Grassland Response to Climate Change


The proposed study will increase our understanding of ecosystem responses to future drought conditions in grassland ecosystems, particularly the maintenance of soil organic carbon pools critical to ecosystem productivity and the balance of soil carbon storage and loss important for ecosystem feedbacks to atmospheric CO2 pools. By targeting the microbial community responsible for soil carbon transformations, we will also be able to identify mechanisms underlying ecosystem responses and potentially begin to develop novel approaches to habitat management in the face of future climate change.

For example, we may find mycorrhizal fungi that can increase plant resistance to drought and could result in a novel management strategy – “seeding” areas with drought-tolerant mycorrhizas to maintain grasslands under future drought conditions.

We are currently sampling 16 grassland sites across the gradient. These sites are divided into four rainfall zones with four to sites in each zone. We plan to sample in the late spring/early summer annually. We will potentially also sample in the fall, depending on funding.

To address our objectives, we will use two approaches: (1) baseline sampling to describe the sites, and (2) experimental tests of site responses to altered rainfall. Field surveys will include soil sampling (ten soil cores 2 cm wide by 10 cm deep over a 100 m2 area), plant tissue collection (three individuals of the three dominant native grasses at the site, along with samples of any exotic grasses present), and surveying of plant community cover and structure.

Soils will be processed in the lab for total organic carbon, soil microbial biomass carbon, and soil fungal networks. Plant roots will be stained for fungal colonization. Subsamples of soil and roots will be archived in the -80°C freezer for eventual DNA-based analysis of microbial community composition. In subsequent visits, we may examine decomposition rates using mesh litter bags. The mesh will be green, black, or white in color, held down by small stakes, and subsequently retrieved by GPS. Mesh bags will be collected at regular intervals to measure decomposition.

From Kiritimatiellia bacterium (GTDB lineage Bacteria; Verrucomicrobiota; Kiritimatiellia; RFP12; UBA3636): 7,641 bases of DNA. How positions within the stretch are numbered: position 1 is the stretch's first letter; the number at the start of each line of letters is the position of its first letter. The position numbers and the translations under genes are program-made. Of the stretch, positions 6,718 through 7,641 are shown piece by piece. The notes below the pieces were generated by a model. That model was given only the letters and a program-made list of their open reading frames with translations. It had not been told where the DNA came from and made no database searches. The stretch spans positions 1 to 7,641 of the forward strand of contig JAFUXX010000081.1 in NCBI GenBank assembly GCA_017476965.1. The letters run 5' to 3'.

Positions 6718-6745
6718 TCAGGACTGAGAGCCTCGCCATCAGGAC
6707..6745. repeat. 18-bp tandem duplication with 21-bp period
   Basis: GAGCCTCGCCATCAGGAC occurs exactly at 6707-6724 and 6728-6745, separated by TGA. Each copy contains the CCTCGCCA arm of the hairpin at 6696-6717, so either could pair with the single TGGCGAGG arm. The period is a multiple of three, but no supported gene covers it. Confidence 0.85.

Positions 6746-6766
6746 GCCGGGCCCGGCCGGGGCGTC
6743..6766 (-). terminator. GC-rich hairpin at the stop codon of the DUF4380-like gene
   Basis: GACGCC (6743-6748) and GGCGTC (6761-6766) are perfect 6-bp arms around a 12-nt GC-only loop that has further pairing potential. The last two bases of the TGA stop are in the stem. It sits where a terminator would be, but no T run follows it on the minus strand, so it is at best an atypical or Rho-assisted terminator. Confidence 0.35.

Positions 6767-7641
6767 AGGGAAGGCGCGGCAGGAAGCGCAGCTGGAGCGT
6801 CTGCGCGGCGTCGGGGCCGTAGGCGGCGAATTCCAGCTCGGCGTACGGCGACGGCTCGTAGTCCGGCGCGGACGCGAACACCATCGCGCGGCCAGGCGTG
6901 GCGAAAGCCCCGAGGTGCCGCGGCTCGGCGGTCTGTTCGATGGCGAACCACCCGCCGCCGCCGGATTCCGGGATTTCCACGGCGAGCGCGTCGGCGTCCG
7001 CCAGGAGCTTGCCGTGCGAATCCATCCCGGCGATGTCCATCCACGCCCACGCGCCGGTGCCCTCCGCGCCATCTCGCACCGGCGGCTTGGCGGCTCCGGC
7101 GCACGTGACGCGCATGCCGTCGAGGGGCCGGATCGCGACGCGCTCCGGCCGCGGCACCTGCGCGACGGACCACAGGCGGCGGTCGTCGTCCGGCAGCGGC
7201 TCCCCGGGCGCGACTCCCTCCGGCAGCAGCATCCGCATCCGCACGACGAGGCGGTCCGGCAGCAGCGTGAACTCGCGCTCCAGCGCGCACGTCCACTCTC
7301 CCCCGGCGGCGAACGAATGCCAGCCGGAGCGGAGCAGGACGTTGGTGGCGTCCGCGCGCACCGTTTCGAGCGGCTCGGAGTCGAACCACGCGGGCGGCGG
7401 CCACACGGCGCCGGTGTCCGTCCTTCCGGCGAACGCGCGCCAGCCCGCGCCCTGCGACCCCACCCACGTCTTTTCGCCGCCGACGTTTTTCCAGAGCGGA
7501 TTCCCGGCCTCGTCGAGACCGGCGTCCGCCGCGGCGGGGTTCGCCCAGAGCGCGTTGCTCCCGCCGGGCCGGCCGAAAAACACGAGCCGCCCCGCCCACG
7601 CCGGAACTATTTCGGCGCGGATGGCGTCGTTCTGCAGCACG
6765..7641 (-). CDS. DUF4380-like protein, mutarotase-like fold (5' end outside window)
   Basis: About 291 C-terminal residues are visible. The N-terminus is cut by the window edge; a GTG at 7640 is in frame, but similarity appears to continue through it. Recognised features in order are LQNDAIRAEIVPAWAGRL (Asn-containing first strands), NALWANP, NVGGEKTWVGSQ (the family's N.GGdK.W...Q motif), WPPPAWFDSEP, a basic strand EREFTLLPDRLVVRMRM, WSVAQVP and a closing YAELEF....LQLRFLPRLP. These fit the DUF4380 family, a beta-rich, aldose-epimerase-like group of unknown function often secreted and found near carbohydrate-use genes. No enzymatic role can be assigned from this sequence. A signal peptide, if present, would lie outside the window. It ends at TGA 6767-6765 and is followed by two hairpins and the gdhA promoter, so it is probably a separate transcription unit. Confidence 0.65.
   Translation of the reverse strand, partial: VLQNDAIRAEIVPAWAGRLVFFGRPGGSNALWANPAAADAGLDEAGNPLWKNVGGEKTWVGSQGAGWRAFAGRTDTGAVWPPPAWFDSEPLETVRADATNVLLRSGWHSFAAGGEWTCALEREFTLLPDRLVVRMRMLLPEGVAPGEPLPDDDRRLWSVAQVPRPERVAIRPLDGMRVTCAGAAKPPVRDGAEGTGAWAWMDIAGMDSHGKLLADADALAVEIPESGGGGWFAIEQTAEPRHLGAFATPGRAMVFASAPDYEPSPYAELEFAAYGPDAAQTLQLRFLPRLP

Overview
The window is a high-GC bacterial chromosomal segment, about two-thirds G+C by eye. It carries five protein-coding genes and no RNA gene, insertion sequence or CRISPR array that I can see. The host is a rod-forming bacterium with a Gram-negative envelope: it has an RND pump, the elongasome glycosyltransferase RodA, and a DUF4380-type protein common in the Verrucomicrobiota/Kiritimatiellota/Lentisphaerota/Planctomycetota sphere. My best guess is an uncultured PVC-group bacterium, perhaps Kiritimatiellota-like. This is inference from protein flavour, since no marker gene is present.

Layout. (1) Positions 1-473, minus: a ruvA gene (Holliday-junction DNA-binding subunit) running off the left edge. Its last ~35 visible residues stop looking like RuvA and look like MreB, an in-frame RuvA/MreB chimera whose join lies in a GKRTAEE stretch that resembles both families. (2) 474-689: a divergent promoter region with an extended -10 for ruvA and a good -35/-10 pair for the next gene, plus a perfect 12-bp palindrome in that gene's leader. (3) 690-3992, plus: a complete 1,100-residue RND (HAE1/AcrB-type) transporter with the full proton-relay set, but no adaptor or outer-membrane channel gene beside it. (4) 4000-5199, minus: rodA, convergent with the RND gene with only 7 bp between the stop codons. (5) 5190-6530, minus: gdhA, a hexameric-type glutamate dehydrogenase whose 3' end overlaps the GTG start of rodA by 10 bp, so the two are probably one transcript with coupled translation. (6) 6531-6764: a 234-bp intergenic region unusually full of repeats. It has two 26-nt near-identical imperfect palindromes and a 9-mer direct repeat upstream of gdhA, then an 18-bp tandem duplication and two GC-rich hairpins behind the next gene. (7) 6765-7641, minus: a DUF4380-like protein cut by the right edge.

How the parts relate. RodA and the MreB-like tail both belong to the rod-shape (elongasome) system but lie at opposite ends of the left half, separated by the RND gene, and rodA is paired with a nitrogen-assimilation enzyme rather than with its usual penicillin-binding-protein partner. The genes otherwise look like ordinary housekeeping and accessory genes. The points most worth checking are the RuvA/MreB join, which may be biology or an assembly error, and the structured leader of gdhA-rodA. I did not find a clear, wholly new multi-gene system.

Experimental tests will be carried out to address how altered rainfall will affect plant productivity, the fluxes of carbon (decomposition and respiration), and the microbial drivers of those fluxes. These will include lab incubations and, eventually, reciprocal transplants of soil cores in the field. In the lab, we will address how changes in moisture affect rates of decomposition by exposing soil and litter from each site to the entire range of gradient soil moisture conditions (5 to 35% soil moisture) to characterize the response of each zone to its “home” moisture condition and both drier and wetter habitat conditions.

We will also use greenhouse studies to examine how mycorrhizal fungi from each site affect plant productivity under different levels of drought stress. In the field, we will address the role of the microbial community vs. the environment in driving carbon fluxes and climate change. We will use reciprocal transplants of intact soils in PVC cores among sites to capture the natural variability in moisture and other factors at the same time. Cores will either be “home” soils or soils from wetter or drier sites, with and without mesh litter bags.

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